F&S Boatworks 75 Review

Making dreams come true, one build at a time

September 8, 2021
A sport-fishing boat crashing through waves on the water.
Warpath on the move off South Florida. ©Scott Kerrigan /

There are big sport-fishing boats, pretty sport-fishing boats, fast sport-fishing boats—and then there is Warpath. Hull No. 29 from F&S Boatworks is a 75-foot beast that meets—and exceeds—all of that criteria. The second 75-footer to come out of Bear, Delaware, this build showcases what a true custom boat can be. Created precisely to the owner’s specifications—and then some—Warpath includes the ability to travel and fish the world extensively, and live aboard in ridiculous comfort…all the while showing off her striking lines with the speed of a bullet.

The owners had a dream layout in mind, and F&S delivered.

Warpath_MA_©Kerrigan.m4v from ScottKerrigan on Vimeo.


As you glance around the project, unable to focus on a single standout detail, you suddenly realize everything is a standout detail. From the custom, curved side glass to the unmistakable F&S profile, Warpath is a study in fishability, comfort, amenities and redundancy. So much so that I’d consider building one for myself, if it were even an option.

Salon and Accommodations

The salon door opens to the grandest of living areas, with an open layout and a U-shaped couch set against the aft bulkhead. A giant hidden television panel rises up from the starboard teak cabinet with the push of a button; and just so you don’t feel left out of the game while snacking in the galley or sitting at the dinette, there is a second hidden TV panel built into the countertop as well. The gold-and-black visual properties in the granite perfectly accent the teak cabinetry throughout. And there’s lots of teak—casework and valances included. An Instagram follower of mine said it best after I posted a photo of the salon: “The [F&S] carpentry department is not of this world.” And I’d have to agree.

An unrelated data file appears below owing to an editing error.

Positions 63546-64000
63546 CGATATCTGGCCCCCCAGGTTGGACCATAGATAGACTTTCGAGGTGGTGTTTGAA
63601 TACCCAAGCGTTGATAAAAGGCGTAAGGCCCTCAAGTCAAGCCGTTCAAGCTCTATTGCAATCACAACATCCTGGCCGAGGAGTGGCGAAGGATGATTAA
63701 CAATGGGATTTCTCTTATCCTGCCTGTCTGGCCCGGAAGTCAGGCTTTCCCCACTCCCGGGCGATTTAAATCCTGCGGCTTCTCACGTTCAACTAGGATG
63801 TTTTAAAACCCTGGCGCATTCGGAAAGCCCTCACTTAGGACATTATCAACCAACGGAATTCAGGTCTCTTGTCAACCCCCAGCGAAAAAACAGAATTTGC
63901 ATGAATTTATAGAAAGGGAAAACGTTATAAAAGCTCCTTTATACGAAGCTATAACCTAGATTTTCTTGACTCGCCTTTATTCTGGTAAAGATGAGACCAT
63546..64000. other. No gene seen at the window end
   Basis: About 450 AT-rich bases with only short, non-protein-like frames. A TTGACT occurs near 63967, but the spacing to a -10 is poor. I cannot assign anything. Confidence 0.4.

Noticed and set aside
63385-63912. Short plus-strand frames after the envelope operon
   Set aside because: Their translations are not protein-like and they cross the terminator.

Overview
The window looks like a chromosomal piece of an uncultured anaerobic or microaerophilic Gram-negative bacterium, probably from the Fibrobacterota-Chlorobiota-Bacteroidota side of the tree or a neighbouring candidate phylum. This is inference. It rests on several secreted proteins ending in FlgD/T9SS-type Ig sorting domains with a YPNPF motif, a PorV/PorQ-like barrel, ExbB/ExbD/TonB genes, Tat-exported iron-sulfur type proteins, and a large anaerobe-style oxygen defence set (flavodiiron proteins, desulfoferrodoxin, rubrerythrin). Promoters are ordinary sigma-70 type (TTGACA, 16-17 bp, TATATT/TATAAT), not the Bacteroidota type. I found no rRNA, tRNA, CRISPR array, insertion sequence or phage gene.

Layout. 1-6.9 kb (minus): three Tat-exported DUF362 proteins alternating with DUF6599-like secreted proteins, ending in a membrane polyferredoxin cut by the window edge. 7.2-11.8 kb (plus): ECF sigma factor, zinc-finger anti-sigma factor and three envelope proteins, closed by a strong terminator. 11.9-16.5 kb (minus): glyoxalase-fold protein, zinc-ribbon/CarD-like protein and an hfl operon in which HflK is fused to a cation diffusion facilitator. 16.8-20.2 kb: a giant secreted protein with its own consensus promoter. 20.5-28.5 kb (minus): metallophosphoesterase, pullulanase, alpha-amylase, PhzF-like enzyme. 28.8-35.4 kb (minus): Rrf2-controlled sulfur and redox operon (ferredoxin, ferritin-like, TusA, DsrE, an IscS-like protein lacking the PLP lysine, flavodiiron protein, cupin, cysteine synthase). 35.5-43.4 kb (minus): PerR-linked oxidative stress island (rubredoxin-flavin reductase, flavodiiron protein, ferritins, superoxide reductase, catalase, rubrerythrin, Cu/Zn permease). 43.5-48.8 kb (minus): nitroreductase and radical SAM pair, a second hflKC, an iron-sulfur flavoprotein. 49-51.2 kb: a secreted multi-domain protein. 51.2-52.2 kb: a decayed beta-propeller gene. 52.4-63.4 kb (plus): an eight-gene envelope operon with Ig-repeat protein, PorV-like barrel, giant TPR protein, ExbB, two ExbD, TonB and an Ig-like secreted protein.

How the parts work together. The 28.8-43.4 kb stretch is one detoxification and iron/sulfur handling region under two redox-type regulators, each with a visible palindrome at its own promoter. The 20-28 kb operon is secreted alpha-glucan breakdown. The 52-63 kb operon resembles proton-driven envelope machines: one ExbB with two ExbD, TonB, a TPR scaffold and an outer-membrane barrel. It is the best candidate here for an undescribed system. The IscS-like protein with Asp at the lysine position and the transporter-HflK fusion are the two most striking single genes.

The luxurious interior salon of a sport-fishing boat featuring teak woodwork.
The salon is opulent without being over the top. ©Scott Kerrigan /

The raised dinette conceals a huge drawer of fishing rods in the riser, and the accompanying reels reside under one of the stateroom beds. The galley peninsula houses the first of many drawers of refrigerator and freezer space on this boat. Passing through the galley reveals two state-of-the-art pantry closets on either side as you head toward the companionway steps: The audiovisual electronics is dedicated to the port side, as are more refrigerated drawers and more storage, and on the starboard side, a custom tackle area that would make a retail tackle store jealous. The eye candy carries on as you ease down the staircase, complete with a unique backlit handrail that somehow floats flush to the wall. The builder continued to blow my mind as I entered the companionway: a curvy space like nothing I’d ever seen on a sportboat. But then again, this is one builder that capitalizes on curvy.